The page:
Clamp-down drives many payday loan firms out of business in NL

The Dutch financial services authority AFM has investigated 21 fast credit or payday loan companies since 2011 and at least one has been fined €2m, the watchdog says on Thursday.

Fifteen of the firms which have been investigated have now left the Dutch market, the AFM says. Such companies are operating in a ‘totally unethical way’ and earning money on the back of the ‘weakest in society,’ spokesman Marcus Wagemakers told Nos television.

The companies focus on people who need short-term loans of as little as €100 and cannot approach the banks. The cash has to be paid back over a very short period as well as ‘extortionate’ levels of interest and other charges.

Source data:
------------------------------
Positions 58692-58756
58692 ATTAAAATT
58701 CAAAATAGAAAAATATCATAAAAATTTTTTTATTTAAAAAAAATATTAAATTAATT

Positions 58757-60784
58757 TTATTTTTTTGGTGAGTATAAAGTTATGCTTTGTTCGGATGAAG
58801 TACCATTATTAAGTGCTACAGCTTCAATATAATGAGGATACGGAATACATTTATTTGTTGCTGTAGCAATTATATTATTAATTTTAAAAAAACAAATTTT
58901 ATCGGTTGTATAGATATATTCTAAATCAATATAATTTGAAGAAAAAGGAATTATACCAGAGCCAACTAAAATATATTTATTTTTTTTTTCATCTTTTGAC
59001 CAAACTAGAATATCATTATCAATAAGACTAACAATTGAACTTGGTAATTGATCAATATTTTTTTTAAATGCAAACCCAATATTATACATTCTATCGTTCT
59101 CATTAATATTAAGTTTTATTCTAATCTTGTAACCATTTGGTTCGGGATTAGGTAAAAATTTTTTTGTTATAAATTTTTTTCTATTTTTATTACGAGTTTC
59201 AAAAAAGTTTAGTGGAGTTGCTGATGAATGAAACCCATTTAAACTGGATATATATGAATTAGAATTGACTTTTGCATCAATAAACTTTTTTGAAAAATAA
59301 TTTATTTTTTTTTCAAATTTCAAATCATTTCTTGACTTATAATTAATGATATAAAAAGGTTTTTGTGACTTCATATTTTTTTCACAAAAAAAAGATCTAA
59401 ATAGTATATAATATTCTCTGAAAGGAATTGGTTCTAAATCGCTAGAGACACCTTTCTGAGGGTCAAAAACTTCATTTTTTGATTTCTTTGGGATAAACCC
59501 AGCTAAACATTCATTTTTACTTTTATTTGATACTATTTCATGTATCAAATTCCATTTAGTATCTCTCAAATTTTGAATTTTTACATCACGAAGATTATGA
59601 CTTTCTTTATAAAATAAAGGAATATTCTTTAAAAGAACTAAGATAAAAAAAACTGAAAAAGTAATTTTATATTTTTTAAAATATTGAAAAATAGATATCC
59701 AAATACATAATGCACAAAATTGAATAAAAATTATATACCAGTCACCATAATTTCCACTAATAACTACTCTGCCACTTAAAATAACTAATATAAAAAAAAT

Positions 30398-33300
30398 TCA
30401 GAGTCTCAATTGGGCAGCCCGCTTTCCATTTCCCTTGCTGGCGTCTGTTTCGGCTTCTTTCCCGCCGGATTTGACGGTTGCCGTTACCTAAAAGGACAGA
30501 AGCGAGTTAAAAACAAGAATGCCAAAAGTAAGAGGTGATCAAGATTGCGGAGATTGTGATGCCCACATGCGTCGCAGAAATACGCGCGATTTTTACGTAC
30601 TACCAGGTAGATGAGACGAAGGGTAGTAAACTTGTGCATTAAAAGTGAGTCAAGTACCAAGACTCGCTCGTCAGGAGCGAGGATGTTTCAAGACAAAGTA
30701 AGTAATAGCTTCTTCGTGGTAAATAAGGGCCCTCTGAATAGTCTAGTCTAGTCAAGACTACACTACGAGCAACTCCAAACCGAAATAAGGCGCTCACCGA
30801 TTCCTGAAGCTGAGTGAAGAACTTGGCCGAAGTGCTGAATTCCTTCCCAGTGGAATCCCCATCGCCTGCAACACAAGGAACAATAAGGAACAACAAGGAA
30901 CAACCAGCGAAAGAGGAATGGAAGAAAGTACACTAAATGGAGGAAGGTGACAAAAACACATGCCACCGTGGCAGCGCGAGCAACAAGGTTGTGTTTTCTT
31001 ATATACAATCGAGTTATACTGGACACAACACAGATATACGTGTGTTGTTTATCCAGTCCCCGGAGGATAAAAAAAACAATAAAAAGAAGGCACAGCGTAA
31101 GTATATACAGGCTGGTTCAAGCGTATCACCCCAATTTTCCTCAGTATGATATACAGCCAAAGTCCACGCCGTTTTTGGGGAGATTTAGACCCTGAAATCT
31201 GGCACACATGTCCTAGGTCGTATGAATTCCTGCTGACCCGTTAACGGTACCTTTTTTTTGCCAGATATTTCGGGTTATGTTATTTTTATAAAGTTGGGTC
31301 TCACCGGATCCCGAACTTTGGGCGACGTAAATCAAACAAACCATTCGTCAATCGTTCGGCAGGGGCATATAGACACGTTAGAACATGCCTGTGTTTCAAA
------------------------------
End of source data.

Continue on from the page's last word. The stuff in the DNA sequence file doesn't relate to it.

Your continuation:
Many of the 18 firms which the AFM found to be in breach of the rules are based abroad.

The company behind one loan firm, (, was fined €2m after investigators found it had earned millions of euros by charging clients the equivalent of up to 100% of the loan in costs and interest rates. The company originates in Britain where payday loan firms are rampant.


Another company,, is still active in the Netherlands. It too has been fined by the AFM and is based in Britain. The website offers loans of up to €400 and states, for example, ‘did your holiday cost more than expected this year? Make a request now’.


‘These are often large, well-organised companies,’ Wagemakers said. ‘What is disgusting is their earning model. Because they have thought about it carefully. They approach the very weakest purely for their own gain.’

The AFM says its research shows the number of payday loans issued in the Netherlands has dropped from thousands in 2011 to 1,500.

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